Amendments to the Securities Act passed in 1936 (referred to as the "Unlisted Securities Trading Act") gave the SEC broad jurisdiction over unlisted securities, including the determination of the extent and forum for trading those securities.(1) Under Chairman Kennedy the SEC began significant reform of the nation’s stock exchanges. In 1934, Kennedy’s first priority was to revive the floundering securities market. Adopting a cooperative approach, he sought to encourage honest enterprise even as the Commission prosecuted examples of security fraud.
This cooperative approach paid dividends but could not break the hold of the exclusive club that was the governing board of the New York Stock Exchange. Kennedy's attempt at exchange reform could only work with the cooperation of the NYSE Board of Governors. Then-NYSE President Richard Whitney signaled that cooperation was fine, so long as the Exchange ultimately decided and controlled its own affairs. Throughout 1935-1937, the stock exchanges enforced their own rules on member trading and the segregation of the duties between brokers and dealers intended to protect investors and prevent conflicts of interest, in the exchanges and in the over-the-counter market. In January 1935, the SEC reported that the exchanges’ internal governments were "negligent, archaic, and oligarchical" yet it recommended against mandatory segregation and regulation of those accounts. Concerned about the effect of its actions on economic recovery, the SEC hesitated to force its hand on the exchanges.
The increasing legislative responsibilities given the SEC by PUHCA and the Unlisted Securities Trading Act corresponded to the rapid rise of William O. Douglas at the SEC. Douglas, who was then dividing his time between his Yale teaching and SEC work, was anxious to become Chairman where he could push even harder for economic reform. His years in Washington had taught him the art of politics and self-promotion. When the old guard of the New York Stock Exchange blamed the 1937 recession on the New Deal, and specifically on the policies of the SEC, Douglas counter-attacked with a spirited defense of New Deal policies, gaining the attention of the President. Roosevelt made it known that Douglas was his choice, and when Landis resigned to return to Harvard, the Commission elected Douglas Chairman on September 21, 1937.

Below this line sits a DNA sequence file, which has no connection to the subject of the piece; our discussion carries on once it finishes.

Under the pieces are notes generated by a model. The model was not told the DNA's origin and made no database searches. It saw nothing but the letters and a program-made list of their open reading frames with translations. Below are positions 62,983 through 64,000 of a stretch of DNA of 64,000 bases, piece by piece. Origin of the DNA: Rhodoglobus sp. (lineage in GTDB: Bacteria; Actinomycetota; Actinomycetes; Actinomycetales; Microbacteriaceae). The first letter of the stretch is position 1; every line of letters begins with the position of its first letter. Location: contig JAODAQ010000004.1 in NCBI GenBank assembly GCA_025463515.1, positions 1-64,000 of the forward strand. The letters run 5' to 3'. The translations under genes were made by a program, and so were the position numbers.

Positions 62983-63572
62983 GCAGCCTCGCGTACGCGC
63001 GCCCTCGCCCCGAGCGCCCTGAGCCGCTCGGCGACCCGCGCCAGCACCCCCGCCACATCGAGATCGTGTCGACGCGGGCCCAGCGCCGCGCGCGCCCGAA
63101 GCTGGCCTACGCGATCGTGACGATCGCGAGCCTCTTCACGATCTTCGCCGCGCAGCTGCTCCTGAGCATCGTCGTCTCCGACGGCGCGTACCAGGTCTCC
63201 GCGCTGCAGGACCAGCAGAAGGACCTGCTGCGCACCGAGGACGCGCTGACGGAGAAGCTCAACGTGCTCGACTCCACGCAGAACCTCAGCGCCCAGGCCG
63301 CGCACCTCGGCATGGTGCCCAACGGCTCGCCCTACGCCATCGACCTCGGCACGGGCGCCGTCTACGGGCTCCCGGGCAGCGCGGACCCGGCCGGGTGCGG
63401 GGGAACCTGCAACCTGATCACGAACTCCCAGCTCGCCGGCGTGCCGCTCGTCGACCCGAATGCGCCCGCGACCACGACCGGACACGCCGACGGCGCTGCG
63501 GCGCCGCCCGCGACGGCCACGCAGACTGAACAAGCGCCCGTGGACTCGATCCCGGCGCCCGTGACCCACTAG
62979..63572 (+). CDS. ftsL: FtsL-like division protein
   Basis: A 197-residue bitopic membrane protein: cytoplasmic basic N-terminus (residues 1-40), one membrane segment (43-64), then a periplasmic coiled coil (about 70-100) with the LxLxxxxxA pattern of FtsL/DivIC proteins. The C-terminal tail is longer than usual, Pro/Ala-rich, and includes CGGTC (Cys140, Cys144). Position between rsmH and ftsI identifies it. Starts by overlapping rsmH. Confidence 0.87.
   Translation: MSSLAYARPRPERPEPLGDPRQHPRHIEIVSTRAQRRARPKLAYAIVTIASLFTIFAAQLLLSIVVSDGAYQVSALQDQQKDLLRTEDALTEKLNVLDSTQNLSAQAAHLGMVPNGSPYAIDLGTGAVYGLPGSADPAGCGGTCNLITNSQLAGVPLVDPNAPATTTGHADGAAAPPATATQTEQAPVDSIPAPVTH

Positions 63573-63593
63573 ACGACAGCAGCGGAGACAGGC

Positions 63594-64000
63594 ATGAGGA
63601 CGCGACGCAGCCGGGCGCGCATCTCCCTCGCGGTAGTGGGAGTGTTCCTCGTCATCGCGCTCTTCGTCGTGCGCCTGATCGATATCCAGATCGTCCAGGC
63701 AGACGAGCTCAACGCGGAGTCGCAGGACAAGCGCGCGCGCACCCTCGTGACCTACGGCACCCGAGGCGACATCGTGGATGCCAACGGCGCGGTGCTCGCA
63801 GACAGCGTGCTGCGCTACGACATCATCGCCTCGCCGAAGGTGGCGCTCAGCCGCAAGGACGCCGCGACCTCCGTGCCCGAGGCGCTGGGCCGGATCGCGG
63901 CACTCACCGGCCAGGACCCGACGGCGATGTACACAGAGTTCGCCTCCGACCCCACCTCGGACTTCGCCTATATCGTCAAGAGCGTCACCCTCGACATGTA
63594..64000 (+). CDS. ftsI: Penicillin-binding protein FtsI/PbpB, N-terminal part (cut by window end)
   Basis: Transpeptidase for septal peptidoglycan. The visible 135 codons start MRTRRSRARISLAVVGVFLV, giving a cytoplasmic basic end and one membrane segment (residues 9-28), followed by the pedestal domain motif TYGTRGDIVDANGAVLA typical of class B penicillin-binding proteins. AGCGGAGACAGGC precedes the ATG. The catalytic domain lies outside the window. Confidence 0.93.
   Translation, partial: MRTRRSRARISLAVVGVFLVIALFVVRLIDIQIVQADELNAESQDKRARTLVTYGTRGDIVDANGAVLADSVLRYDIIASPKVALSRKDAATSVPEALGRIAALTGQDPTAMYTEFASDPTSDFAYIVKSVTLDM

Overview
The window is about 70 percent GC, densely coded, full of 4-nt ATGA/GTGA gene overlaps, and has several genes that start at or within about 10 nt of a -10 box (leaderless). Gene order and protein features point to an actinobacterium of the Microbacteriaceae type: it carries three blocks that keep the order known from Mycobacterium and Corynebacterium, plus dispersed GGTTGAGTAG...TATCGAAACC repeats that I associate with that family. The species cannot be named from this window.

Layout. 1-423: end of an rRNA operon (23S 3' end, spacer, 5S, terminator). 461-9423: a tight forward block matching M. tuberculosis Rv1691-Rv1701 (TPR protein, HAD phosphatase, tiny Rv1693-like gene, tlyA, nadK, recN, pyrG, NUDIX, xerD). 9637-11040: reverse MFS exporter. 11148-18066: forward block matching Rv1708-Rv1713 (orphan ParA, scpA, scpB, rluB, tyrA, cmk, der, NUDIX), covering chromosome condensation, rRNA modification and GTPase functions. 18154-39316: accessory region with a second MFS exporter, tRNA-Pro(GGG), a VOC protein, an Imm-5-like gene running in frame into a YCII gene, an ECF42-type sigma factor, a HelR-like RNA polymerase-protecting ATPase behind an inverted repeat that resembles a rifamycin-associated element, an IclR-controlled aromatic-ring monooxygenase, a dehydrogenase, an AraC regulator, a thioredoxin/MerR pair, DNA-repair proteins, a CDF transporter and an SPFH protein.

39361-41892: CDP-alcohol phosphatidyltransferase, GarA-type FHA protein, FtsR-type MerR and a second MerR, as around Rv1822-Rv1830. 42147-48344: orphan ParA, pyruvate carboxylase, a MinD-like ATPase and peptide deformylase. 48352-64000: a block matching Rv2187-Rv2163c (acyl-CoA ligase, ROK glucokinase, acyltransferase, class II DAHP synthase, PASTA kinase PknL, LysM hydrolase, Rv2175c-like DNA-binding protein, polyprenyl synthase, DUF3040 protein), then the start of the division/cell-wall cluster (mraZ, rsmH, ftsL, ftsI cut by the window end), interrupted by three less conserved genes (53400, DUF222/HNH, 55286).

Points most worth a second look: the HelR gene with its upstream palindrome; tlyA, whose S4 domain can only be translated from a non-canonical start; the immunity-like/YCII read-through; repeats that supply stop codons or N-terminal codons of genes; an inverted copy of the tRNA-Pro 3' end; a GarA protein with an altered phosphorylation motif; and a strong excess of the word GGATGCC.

During his tenure as Chairman until his confirmation by the Senate to the Supreme Court on April 4, 1939, Douglas would transform the administrative capacity of the agency. He would soon become "the man who got things done" on the increasingly powerful and efficient Securities and Exchange Commission.(2) With the Electric Bond and Share victory in the Supreme Court and the notorious scandal involving New York Stock Exchange scion Richard Whitney, Douglas and the SEC would cement their reputation as the New Deal’s most lasting and important agency.
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